Tag Archives: MakerBot
A prosthetic hand costs $30,000, so how did a dad from Massachusetts create one for his son for only $10? He used open-source plans and a 3D printer.
Leon McCarthy was born with his fingers missing on his left hand. Under normal medical care, a prosthetic hand would have cost upwards of $30,000, and would obviously need to be replaced many times as he grew up.
Leon’s dad, Paul McCarthy, decided to turn to 3D printing for an innovative solution. A designer in Washington developed open-source plans for a prosthetic hand that could be made at home. So McCarthy bought himself a MakerBot 3D printer, tuned the model to fit his son’s arm, and 3D printed Leon a new hand.
At first Leon thought his dad was a little crazy, but now thinks his did is pretty awesome.
And Paul, likewise is just proud that he can make his son happy. “It’s the best thing,” said Paul.
Here is a photo of Leon posing with MakerBot co-founder and CEO Bre Pettis at a MakerBot store event.
Watch this segment from CBS Evening News to meet Leon and his dad Paul McCarthy and hear their amazing story.
“Bre Pettis’ leadership and passion for innovation have played a critical role in the success of 3D printing for both professionals and consumers – the consumer category didn’t even exist a few years ago and is now one of the biggest stories to come out of the International CES,” said Gary Shapiro, president and CEO, CEA. “We are thrilled to have Bre keynote the 2014 CES LIT dinner and look forward to hearing his vision for how 3D printing will transform entrepreneurship, business and consumer opportunities in the year ahead.”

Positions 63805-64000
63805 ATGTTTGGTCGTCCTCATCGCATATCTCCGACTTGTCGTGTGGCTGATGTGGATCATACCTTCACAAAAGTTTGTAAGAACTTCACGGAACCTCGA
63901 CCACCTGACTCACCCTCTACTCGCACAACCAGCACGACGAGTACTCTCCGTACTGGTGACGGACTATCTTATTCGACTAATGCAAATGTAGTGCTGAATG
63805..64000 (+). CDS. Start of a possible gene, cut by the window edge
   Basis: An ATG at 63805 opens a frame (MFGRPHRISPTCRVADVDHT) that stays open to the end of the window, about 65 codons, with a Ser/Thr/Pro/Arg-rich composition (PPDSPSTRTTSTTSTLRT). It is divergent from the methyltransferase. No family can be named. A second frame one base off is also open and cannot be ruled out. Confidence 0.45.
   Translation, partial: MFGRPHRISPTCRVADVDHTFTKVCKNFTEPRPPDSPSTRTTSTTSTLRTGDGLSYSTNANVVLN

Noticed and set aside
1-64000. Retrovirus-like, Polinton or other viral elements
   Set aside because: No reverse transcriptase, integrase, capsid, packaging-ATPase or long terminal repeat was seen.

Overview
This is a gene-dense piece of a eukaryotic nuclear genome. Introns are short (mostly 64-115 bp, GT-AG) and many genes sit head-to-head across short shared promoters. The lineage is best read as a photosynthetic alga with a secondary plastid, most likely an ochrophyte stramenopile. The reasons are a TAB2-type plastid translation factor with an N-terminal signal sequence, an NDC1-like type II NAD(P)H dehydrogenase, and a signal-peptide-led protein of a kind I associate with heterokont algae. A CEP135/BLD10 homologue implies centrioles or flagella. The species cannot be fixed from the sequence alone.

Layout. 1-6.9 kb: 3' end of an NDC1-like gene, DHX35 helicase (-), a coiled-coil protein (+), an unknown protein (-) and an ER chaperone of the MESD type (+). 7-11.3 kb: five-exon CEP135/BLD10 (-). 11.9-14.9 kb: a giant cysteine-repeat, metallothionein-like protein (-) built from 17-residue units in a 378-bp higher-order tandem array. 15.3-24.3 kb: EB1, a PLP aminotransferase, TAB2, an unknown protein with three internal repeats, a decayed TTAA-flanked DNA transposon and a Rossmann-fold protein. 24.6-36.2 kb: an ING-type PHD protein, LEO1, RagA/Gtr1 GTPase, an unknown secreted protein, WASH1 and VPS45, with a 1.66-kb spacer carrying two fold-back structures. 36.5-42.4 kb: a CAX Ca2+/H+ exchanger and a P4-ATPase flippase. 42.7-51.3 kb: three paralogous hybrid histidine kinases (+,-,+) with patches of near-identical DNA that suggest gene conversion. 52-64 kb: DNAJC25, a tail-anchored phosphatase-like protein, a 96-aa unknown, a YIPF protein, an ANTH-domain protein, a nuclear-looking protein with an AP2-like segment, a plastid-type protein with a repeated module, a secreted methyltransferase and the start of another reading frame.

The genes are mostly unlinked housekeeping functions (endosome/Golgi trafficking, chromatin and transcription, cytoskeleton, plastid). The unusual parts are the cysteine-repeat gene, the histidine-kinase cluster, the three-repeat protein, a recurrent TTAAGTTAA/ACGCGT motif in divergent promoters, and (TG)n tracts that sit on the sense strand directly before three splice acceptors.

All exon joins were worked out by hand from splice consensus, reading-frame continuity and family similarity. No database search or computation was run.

The LIT Dinner will take place at 6:30 p.m. Wednesday, January 8, in the Lafite Ballroom at Wynn Las Vegas. The invitation-only event gathers and honors the top technologists, entrepreneurs and policymakers instrumental in furthering technology innovation.
Pettis has led MakerBot as CEO since its beginning in 2009. Prior to co-founding MakerBot, he co-founded the Brooklyn hacker collective NYC Resistor, where Makerbot technology was first created, tested and proven. Pettis was instrumental in building the first prototypes of MaterBot’s 3D printers, and has become known worldwide as a leading evangelist for personal manufacturing. In 2012, Pettis was honored with the Disruptive Innovation Award from the Tribeca Film Festival, for “creating an entire ecosystem for desktop 3D printing.” He is passionate about providing tools for individuals and organizations to create the world around them.
New to the 2014 CES show floor, the 3D printing TechZone will showcase the latest advancements in 3D printing technology from top companies in the category. Following its initial launch, the 3D Printing TechZone sold out more than 3,000 net square feet of exhibit space and has since expanded to 6,900 square feet to meet exhibitor demand.